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ART “4” “2”-DAY  25 September
^ Died on 25 September 1561: Alonso Berruguete, Spanish Mannerist painter and sculptor born in 1488.
— He was the most distinguished Spanish artist of the 16th century, and his style dominated the central Iberian Peninsula. He integrated the expressive qualities of Gothic art with the beauty of the Renaissance. He brought to Spain Italian Mannerist ideas both in sculpture and painting and played a leading part in their development. Berruguete’s workshop became a meeting place in the same way as the conversazioni, the precursors of the academies in Italy. Patronized by leading figures of the day, his artistic and financial independence helped to improve the status of the artist.
— Spanish sculptor and painter, one of the five sons of Pedro Berruguete [1450 – 06 Jan 1504], learnt painting from his father but later, under the influence of Michelangelo, turned toward sculpting and became the major Spanish sculptor of the 16th century. He was trained in Italy and brought back Italian Mannerist ideas, both in sculpture and in painting. He went to Florence about 1504, where he saw and copied Michelangelo's lost cartoon for the Battle of Cascina (he is even mentioned in Michelangelo's letters). He may have been in Rome before returning to Florence for about 5 years before his final return to Spain in 1517. He was, therefore, acquainted with the early work of Pontormo and Rosso at the very beginning of Mannerism. His own work as a painter is close to Rosso, and he probably finished the Coronation of the Virgin which was left incomplete by Filippino Lippi at his death in 1504.
      He was active in Spain principally as a sculptor on such works as the altar of the Irish College, Salamanca (1529-1532) and especially the choir stalls in Toledo Cathedral (on the Epistle side), made between 1539 and 1543. These works, like his paintings, show a combination of the influences of Leonardo da Vinci, Andrea del Sarto and Raphael. He had an extremely successful career, being made Painter to the King on his return from Italy and ennobled in 1559.
— Isidro Villoldo was an assistant of Berruguete. — Francisco Giralte was a student of Berruguete.
Salomé (1514, 88x71cm)
Madonna with Child and Saint John the Baptist as a Child (1515; round 1103x1086pix framed)
^ Died on 25 September 1949: Henri-Charles Manguin, French Fauvist painter born on 23 March 1874.
— He studied under Gustave Moreau at the École des Beaux-Arts in Paris from late 1894, making friends with his fellow students Albert Marquet, Henri Matisse, Jean Puy, and Georges Rouault, who were among those later to be labeled the Fauves when they exhibited together at the Salon d’Automne in 1905. Manguin’s Nude in the Studio (1903), in its rejection of local color, conspicuously broken brushstroke and subversion of traditional perspective, is an early example of his Fauvist style, which was considerably less revolutionary than that of Matisse or Maurice de Vlaminck. The picture is, however, given a personal twist by Manguin’s unusual framing devices and ambiguous space, for example in his use of a theoretically impossible reflection in a mirror to produce a picture within a picture. The disjunction that was noted at the time by Guillaume Apollinaire between Manguin’s use of heightened, unnaturalistic color and straightforward, almost academic drawing style is evident in a Self-portrait (1905), in which broadly brushed areas and patches of color break down traditional illusionism by drawing attention to the canvas surface.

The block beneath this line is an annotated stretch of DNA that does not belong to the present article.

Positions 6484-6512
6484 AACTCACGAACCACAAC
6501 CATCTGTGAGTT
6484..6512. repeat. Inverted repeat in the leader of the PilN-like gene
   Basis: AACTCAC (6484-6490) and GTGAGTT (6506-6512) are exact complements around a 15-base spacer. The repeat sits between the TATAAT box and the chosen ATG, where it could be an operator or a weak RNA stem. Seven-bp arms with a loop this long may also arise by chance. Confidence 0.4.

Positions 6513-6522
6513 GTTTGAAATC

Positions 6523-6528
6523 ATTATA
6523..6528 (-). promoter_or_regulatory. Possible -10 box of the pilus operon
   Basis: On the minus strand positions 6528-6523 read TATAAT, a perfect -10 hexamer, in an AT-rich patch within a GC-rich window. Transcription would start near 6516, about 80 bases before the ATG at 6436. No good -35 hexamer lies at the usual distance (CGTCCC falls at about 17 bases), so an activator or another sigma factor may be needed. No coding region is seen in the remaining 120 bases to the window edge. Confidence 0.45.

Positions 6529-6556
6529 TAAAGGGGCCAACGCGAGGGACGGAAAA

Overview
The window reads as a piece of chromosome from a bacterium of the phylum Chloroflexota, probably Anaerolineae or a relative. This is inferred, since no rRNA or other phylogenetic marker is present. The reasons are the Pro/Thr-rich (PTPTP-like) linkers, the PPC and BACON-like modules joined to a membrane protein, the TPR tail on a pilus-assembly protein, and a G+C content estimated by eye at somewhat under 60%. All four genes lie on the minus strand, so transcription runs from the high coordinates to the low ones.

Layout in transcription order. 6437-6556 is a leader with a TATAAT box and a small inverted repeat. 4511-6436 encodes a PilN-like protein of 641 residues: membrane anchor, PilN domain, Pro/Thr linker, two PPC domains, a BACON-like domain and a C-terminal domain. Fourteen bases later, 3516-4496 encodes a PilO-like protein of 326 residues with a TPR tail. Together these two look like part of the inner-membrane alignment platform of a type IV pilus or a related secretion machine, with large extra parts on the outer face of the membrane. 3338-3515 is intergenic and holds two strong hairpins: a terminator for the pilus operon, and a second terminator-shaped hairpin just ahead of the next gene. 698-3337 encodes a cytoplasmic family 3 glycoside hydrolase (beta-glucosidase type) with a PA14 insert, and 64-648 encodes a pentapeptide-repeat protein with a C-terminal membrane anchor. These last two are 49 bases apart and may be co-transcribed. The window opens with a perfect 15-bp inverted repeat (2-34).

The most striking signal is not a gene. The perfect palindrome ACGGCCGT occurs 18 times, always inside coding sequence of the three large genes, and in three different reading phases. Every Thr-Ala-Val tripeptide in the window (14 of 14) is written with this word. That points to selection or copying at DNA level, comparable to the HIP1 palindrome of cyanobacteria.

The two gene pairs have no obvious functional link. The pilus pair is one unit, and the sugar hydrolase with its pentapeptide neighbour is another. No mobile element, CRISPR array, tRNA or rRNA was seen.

Walk in St. Tropez
(1905) Fleurs (1915)
Paysage à St. Tropez
(1905) Matin à Cavaliere (1906)
Died on a 25 September:

1690 Peter van Lint, Flemish painter born on 28 June 1609.

1679 Philips-Ausgustyn Immenraet, Flemish painter born on 21 February 1627. — The Wolf Hunt — Similar subject by other artists: Alexandre-François Desportes : The Wolf HuntRubens : Wolf and Fox Hunt (1620) — Jacques-Raymond Brascassat : Dogs attacking a Wolf

Born on a 25 September:

1903 Marcus Rothkowits “Mark Rothko“, US abstract expressionist painter and draftsman, born in Russia, who died on 25 February 1970. He had an important influence on the development of color field painting. LINKSVessels of Magic (1946) — Number 10 (1950) — Ochre and Red on Red (1954) — Reds Number 5 (1961; 553x470pix) — Centre Triptych for the Rothko Chapel (1966)

1879 George William Sotter, US artist who died in 1953.

1875 Fernando Álvarez de Sotomayor y Zaragoza, Spanish artist who died in 1960.

1865 Henri Lebasque, French painter who died in August 1937. — Nono et Marthe dans le Jardin avec Madame LebasqueNature Morte (67x73cm; 2/3 size 1728x1872pix, 786kb; or see it 1/3 size) _ fruits, tasse, évantail, avec nappe et tapisserie.

1820 Frederick Richard Pickersgill, British painter who died on 20 December 1900 — LINKSThe Bribe (1857, 75x56cm) Diploma Work accepted 1857 — Flight of the Pagan Deities (1856, 112x196cm) — The Contest of Beauty for the Girdle of Florimel Britomartis Unveiling Amoret (1848, 106x152cm) “At last the most redoubted Britonesse, Her lovely Amoret did open shew, Whose face, discovered plainly, did expresse heavenly pourtraict of bright angels hew.” – Edmund Spenser (Faerie Queene, book iv, canto 5) — Amoret, Aemylia and Prince Arthur, in the Cottage of Sclaunder (1845, 59x89cm)